Analogue components tend to fail consistently once they've gone they've gone. (To paraphrase an advertisement).
Their degradation is usually permanent leading to consistent rather than intermittent failure, although initial signs may be intermittent for a time the failure usually hardens up fairly quickly.
Failure also tends to be at the very beginning of the components life or after a considerable time, the so called bathtub graph of failure.
Although as you say the components may be of poor quality hastening the overall speed of onset of failure.
The DSM2 system can be prone to interference if the two channels chosen by the software at start-up are very close (re: Bruce's video about DSM2).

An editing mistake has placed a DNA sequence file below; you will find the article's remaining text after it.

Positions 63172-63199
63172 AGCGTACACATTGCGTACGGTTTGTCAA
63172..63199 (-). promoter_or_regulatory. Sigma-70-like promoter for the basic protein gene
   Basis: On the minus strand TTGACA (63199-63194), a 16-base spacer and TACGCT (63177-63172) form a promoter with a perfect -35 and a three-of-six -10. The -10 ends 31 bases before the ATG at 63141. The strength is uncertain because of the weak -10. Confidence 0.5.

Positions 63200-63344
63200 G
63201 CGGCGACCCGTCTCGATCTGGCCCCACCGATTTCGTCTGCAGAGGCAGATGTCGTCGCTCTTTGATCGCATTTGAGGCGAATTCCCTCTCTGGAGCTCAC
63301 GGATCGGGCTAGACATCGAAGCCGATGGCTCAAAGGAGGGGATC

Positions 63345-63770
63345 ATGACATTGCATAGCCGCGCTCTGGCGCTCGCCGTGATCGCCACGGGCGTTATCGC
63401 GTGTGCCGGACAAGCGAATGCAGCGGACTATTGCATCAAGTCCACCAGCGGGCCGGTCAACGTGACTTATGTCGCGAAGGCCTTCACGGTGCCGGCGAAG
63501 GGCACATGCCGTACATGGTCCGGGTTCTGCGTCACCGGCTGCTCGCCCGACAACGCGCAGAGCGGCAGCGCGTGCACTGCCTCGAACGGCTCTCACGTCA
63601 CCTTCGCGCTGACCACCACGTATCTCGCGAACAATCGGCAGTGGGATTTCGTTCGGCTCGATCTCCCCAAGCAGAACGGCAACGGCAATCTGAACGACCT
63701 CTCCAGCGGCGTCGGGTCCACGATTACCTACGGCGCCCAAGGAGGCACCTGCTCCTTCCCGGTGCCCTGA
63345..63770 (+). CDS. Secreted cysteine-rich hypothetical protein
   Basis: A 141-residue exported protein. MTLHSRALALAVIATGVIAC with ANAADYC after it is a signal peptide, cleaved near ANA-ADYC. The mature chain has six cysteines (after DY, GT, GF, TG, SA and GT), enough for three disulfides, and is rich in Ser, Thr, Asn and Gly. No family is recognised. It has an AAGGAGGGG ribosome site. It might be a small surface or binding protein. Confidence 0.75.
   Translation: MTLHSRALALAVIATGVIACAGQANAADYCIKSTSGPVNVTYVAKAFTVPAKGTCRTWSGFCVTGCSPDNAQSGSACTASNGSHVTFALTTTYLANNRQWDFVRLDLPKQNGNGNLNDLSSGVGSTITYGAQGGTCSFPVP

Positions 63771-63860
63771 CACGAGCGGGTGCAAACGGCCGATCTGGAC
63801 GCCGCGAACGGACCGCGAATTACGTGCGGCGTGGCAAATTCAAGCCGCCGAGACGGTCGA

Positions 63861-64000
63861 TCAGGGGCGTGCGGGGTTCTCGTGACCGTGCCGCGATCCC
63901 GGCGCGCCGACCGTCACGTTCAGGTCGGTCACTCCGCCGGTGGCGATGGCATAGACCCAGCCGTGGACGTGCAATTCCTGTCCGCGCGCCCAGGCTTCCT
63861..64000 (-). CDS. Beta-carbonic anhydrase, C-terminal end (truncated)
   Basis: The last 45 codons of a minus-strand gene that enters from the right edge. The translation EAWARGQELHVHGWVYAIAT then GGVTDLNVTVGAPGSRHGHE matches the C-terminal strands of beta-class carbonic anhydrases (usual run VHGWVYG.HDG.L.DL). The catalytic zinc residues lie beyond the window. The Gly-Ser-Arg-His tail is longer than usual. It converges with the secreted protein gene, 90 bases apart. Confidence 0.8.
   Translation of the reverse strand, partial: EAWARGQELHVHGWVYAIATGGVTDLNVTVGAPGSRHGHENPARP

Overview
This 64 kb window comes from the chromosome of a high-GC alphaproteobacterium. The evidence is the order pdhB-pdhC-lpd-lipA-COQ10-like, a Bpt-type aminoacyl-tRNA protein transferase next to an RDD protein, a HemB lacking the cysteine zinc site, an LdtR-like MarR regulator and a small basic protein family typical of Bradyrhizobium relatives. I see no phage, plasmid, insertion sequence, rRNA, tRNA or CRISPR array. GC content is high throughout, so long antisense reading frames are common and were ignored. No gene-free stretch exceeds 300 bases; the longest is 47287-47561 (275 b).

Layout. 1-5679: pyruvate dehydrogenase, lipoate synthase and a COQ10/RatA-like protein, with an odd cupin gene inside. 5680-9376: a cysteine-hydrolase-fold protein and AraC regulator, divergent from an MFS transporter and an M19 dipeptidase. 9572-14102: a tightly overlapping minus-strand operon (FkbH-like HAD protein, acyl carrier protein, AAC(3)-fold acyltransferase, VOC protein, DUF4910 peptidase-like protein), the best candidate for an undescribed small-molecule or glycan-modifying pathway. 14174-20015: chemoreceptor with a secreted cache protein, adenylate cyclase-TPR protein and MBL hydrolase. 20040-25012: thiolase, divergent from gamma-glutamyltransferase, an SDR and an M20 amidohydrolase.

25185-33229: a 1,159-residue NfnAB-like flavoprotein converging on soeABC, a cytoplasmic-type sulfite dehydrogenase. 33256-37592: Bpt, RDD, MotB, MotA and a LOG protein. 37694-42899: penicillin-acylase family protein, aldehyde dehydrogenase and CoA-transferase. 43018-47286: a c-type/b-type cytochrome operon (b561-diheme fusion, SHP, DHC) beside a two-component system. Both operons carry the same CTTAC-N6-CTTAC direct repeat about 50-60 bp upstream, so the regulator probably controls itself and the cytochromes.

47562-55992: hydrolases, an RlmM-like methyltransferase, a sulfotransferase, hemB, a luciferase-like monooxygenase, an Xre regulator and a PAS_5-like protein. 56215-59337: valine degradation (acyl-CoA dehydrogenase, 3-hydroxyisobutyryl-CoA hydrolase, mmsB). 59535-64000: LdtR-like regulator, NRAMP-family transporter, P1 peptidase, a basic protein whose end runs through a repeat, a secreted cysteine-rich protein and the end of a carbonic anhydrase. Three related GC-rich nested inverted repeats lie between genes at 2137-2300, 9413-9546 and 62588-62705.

But it's really difficult to detect the presence of transitory interference on 2.4 GHz without expensive exotic equipment. So interference can not be eliminated as a suspect!
My own crash with DSM2 was due to an ESC failure brownout resulting in a landing in a tree top as I regained partial control.
Running up the motor on the ground after recovery resulted in an impressive ESC explosion!
I always use an independent switching BEC now and advocate them to everyone.
I have experienced some weird glitches and lockouts on DSM2 with the standard RX's but I think they were probably brownouts due to using the ESC's regulators.
Interesting that the 35 Meg gear worked so faultlessly, probably because it's trendy to go 2.4 and the band is relatively clear now, we should probably still use it for internal combustion engines.
Compromising with out of control government is like living with a lion, sooner or later the bloody thing will eat you .